Romano Guardini (1885-1968) was a German Catholic priest and philosopher who was one of the most important influences on Catholic intellectual life in the 20th century. His work influenced Joseph Ratzinger (later Pope Benedict) and Jorge Mario Bergoglio (later Pope Francis), who made Guardini’s work the focus of his doctoral dissertation (which was never completed). Pope Paul VI offered to make him a cardinal in 1965, but he declined.
Guardini was notable for his ability to integrate Catholic faith with many significant figures in the history of both ancient and modern philosophy, including Plato, Dante, Pascal, Dostoyevsky, Kierkegaard, and Nietzsche. His views on the stages of life were articulated in his book Die Lebensalter (The Periods of Life), written in 1944, which unfortunately has yet to be translated into English.
His view of the human life cycle was unique in the sense that he regarded each stage of life as sufficient unto itself (i.e. each stage could not be deduced from either the preceding stage or the subsequent one), while at the same time mirroring and supporting the entire life span. He wrote: ”Every phase exists for the benefit of the whole, and for the benefit of every other phase; if it is damaged, both the whole and every individual phase suffers” (Quoted in Bernard Lievegoed, Phases: Crisis and Development in the Individual, p. 39). The phases or stages he described include the following [note: I have replaced the word ”man” in three of his stages with ”human” and noted this with brackets]:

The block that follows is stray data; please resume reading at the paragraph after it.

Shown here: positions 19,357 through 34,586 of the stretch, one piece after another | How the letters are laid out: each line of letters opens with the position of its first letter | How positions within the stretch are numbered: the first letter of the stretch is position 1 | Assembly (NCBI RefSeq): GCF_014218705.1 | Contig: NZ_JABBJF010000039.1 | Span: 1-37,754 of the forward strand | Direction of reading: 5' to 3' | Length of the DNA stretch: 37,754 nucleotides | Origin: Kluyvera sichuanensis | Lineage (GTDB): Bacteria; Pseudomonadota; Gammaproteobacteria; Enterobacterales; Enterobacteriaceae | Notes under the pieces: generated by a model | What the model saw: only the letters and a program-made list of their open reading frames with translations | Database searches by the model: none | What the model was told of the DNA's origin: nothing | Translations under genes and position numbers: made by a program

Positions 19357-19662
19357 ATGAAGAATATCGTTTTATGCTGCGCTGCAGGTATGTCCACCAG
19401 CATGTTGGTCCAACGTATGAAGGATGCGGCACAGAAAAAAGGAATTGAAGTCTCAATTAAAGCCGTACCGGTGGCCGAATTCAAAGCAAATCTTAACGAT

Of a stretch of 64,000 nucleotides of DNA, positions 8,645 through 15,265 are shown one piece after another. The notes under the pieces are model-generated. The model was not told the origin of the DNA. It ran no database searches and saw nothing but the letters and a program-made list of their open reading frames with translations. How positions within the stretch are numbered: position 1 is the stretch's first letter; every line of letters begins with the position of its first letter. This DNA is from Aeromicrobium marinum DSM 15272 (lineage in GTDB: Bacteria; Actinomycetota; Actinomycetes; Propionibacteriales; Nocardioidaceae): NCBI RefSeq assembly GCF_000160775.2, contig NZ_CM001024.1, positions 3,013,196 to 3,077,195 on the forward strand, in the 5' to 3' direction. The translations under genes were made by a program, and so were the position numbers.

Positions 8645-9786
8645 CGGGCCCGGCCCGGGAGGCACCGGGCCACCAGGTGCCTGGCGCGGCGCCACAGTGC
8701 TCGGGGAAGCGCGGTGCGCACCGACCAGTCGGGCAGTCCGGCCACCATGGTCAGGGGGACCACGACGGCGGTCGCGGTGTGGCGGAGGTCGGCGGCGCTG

- Life in the womb, birth, and childhood
- The crisis of the years of maturation (puberty)
- The young person (adolescence)
- The crisis of experience (the transition from adolescence to expansionary adulthood)
- The emancipated [hu]man (the thirties)
- The crisis of limitations (the beginning of the forties)
- The sobered [hu]man
- The crisis of new freedom
- The wise [hu]man
Guardini wrote that ”Life consists not in a joined series of loose parts, but is a single whole which is present at any given moment of its course” (quoted in Lievegoed, p. 39). He died in Germany in 1968.
For more information about different thinkers’ views and cultural perspectives on human development, see my book The Human Odyssey: Navigating the Twelve Stages of Life.
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